Dynamics Partners React to Microsoft Axing Partner Account Manager Role
- By Barb Levisay
- September 03, 2013
Every Microsoft partner is accustomed to the July shuffle of account managers and field personnel, but the week after this year's Microsoft Worldwide Partner Conference (WPC) the Dynamics management team announced bigger changes.
The traditional regional partner account manager (PAM) role has been entirely eliminated in the United States, with partner engagement divided into a two-tier model -- enterprise sales and volume business.
The change doesn't come as a complete surprise to the channel, because regional PAMs had been stretched thin across mid- and upper-tier Dynamics partners. "The role of the PAM has been diminished by Microsoft over the years," notes Karen Riordan, vice president of SSi Consulting. "In the past, they had authority and could have a direct impact on our business. That has changed."
Going for the Enterprise
Microsoft Dynamics leaders have made it clear in recent years that they believe the key to increasing market share is through the enterprise. The bulk of Dynamics partners have historically focused on the small to midsize business (SMB) market. The new engagement model adds focus and resources to the enterprise space and centralizes support for volume partners.
Three central themes will drive the Dynamics partner engagement model going forward, including:
- Nationalized and centralized management of select Dynamics CRM and Dynamics AX partners who are focused on enterprise-level customers. A team of about one dozen Microsoft sales executives will work jointly with partners on sales opportunities.
- Presales and technical resources, some vertically focused, will be added to support the enterprise sales teams.
- A nationalized and centralized volume business support team with technical, presales, marketing and other resources will support Dynamics partners focused on the SMB market.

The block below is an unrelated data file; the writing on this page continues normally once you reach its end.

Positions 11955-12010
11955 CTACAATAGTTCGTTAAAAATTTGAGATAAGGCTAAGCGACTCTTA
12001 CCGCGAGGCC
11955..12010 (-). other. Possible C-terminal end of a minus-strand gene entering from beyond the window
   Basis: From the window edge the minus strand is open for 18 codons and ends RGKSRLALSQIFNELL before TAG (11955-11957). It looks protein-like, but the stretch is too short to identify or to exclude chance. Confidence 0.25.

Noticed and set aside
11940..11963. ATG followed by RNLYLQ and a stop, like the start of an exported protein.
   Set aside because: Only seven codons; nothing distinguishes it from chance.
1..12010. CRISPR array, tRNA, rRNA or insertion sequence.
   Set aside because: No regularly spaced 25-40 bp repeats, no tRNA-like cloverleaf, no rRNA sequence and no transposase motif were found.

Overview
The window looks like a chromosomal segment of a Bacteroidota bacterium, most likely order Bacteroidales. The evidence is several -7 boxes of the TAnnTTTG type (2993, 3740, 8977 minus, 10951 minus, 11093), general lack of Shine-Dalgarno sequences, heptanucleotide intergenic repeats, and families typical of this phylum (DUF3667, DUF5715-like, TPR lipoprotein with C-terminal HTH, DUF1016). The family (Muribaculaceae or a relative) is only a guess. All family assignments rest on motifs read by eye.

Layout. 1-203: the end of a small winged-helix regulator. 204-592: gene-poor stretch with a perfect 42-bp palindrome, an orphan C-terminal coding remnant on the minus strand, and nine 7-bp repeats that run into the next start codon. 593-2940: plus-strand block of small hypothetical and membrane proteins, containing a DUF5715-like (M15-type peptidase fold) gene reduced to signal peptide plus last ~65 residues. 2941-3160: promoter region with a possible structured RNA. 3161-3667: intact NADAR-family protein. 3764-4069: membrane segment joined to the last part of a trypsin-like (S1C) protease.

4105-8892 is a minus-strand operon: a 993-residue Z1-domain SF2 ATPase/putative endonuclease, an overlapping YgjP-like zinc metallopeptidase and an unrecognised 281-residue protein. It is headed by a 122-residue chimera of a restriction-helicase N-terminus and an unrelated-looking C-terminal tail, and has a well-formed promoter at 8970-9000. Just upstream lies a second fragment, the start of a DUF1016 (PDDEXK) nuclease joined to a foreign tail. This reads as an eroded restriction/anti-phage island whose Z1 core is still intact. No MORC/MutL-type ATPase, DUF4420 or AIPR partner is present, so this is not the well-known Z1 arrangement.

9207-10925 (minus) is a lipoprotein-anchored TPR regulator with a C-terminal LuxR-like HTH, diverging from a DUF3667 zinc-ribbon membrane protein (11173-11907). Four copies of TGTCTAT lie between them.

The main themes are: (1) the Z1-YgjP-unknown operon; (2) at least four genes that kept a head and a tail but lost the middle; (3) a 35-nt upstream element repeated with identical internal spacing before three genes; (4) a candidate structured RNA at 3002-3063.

"I honestly don't know if it will affect the business. Having a PAM was great, but they weren't local so it was tough to get them on the street with us," says Michael Kean, president of Altico Advisors. "We see an upside in the centralized support desk. To have dedicated Dynamics people that can help us navigate Microsoft will be very helpful. We spend a lot of time chasing down information at Microsoft and can use all the help we can get."
All the partners I spoke to agree that the annual Dynamics partner management changes have become tiresome. "Every year, they shuffle the deck. You could make yourself crazy trying to adjust to the latest and greatest," says Peter Joeckel, president of TurnOnDynamics. "I have to look at what's good for my customers and my business and ignore the plan of the day."
Why Doesn't Dynamics Rule?
Ever-changing partner engagement models do raise some questions. Why has Dynamics not taken the market share that both partners and Microsoft expected in the decade since acquisition? Is the Dynamics channel so much different than the platform partners who sell the rest of the Microsoft stack?
Joeckel voices some common questions: "The Dynamics products are great. Why are vendors like Epicor and NetSuite still in business? We should have crushed those guys years ago. How is it that everyone knows what Excel is, but not what Dynamics is?"
The push into the enterprise space is clearly Microsoft's current strategy to build market share and strengthen the brand. Highly targeted vertical solutions developed by global independent software vendors are being taken to market in a Microsoft-led enterprise push.
As to the question of whether Dynamics partners are different, the separation of enterprise and volume partners may be the last move on Microsoft's part to transition Dynamics partners to a model that more closely reflects broader partner management -- think the world of National Systems Integrators and the rest of the channel.
Not many platform partners carry only the Microsoft bag. Dynamics partners focused on SMB may be entering a new era of diversification. Those partners who want the support of a high-touch vendor, like pre-Microsoft Great Plains, will have to look elsewhere.
Overall, the sunsetting of the Dynamics PAM seems to have rattled partners less than July announcements in previous years. "I don't see this as a major change," says Kean. "They're going to continue to help us sell and they're trying to expand the brand in the market. I think we're moving in the right direction."
All Dynamics partners will benefit if Microsoft succeeds in taking the brand to a higher level. With the course set, now it's time to execute.
Barb Levisay owns Marketing for Partners, a marketing and service delivery leadership firm for Microsoft Dynamics, SharePoint and ISV partners. She serves as the event chair on the Board of Directors for the Washington, D.C., chapter of the International Association of Microsoft Channel Partners.